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bendy

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just got off my rower/bike and been jubbling round the internet whilst cycling and the thought popped into my head of 'could i power this laptop while cycling'?

so i had a gander at some conversion sites and have found the following:

kcal.gif

so a 700 calorie workout gets me some 800 watts of energy, powering this laptop for roughly 6 hours.

so why doesn't the government just get everyone an exercise set and plug it into the grid B)

:lol:

seriously though, an hours exercise 200/365 days a year is some 162kwh, i've no idea what that is on my bill, between 50-100 quid i'd imagine :angry:

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Guest Noodle

just got off my rower/bike and been jubbling round the internet whilst cycling and the thought popped into my head of 'could i power this laptop while cycling'?

so i had a gander at some conversion sites and have found the following:

kcal.gif

so a 700 calorie workout gets me some 800 watts of energy, powering this laptop for roughly 6 hours.

so why doesn't the government just get everyone an exercise set and plug it into the grid B)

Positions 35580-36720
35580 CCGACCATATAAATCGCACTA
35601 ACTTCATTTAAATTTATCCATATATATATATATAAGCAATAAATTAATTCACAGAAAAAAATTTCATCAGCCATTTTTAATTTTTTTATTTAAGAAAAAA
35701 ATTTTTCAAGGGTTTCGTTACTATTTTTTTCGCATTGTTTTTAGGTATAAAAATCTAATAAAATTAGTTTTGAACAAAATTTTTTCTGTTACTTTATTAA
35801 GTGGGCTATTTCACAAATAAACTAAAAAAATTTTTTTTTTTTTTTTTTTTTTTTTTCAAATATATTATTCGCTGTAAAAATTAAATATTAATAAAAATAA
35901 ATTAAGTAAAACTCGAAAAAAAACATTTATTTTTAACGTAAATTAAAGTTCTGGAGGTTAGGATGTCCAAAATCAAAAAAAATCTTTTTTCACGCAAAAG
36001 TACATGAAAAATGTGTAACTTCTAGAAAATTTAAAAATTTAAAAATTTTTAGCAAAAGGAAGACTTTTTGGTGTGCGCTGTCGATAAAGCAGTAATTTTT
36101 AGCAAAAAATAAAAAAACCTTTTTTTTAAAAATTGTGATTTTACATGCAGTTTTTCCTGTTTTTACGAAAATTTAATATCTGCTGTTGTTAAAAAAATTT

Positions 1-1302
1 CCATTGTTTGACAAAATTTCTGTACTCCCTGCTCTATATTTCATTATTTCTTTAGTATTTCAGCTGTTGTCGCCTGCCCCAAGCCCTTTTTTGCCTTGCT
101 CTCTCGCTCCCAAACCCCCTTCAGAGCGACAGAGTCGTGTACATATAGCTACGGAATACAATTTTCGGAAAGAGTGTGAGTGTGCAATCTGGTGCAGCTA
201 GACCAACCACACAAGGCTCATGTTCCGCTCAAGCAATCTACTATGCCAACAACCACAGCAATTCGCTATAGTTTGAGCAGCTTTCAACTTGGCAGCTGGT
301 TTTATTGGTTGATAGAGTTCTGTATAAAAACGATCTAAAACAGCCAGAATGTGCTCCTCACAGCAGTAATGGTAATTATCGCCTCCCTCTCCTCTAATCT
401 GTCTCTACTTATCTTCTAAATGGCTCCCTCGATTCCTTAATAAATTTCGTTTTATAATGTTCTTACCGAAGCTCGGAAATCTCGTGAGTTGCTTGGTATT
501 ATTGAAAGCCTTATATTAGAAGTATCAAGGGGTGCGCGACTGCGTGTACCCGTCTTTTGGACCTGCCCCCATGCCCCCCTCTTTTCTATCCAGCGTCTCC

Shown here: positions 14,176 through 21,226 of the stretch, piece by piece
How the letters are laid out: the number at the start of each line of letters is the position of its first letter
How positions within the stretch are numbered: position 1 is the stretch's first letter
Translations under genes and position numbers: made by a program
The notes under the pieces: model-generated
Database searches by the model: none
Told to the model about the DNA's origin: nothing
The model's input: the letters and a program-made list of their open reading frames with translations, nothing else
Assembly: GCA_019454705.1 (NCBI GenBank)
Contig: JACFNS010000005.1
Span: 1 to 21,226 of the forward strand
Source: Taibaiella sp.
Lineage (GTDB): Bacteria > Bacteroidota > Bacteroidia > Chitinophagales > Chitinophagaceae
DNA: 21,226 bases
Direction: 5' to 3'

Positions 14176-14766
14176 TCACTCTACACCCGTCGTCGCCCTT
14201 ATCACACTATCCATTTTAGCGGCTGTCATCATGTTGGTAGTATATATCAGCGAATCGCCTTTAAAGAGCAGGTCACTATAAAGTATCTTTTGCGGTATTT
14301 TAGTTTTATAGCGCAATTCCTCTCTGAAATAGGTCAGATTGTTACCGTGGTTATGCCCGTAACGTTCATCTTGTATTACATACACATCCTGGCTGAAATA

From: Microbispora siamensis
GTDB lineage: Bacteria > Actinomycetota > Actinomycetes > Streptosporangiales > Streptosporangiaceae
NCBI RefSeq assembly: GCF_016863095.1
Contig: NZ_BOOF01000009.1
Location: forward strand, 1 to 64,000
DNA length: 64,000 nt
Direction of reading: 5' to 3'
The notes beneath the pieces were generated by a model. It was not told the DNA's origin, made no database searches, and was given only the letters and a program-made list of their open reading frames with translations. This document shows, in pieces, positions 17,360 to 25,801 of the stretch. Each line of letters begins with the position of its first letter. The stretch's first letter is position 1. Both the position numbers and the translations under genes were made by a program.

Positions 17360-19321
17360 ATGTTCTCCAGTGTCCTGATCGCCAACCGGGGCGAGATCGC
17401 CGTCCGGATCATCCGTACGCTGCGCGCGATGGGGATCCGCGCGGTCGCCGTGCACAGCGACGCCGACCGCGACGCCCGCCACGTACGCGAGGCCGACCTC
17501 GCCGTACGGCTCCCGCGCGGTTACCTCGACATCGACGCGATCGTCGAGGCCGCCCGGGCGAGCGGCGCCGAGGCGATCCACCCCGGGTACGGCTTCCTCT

:lol:

seriously though, an hours exercise 200/365 days a year is some 162kwh, i've no idea what that is on my bill, between 50-100 quid i'd imagine :angry:

At what energy conversion efficiency?

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just got off my rower/bike and been jubbling round the internet whilst cycling and the thought popped into my head of 'could i power this laptop while cycling'?

so i had a gander at some conversion sites and have found the following:

kcal.gif

so a 700 calorie workout gets me some 800 watts of energy, powering this laptop for roughly 6 hours.

so why doesn't the government just get everyone an exercise set and plug it into the grid B)

:lol:

seriously though, an hours exercise 200/365 days a year is some 162kwh, i've no idea what that is on my bill, between 50-100 quid i'd imagine :angry:

I had a similar thought about using the local gym. Surely some energy for running the building can be harnessed from the sweaty efforts of the punters on cross trainers, treadmills, rowers etc.

Every little helps.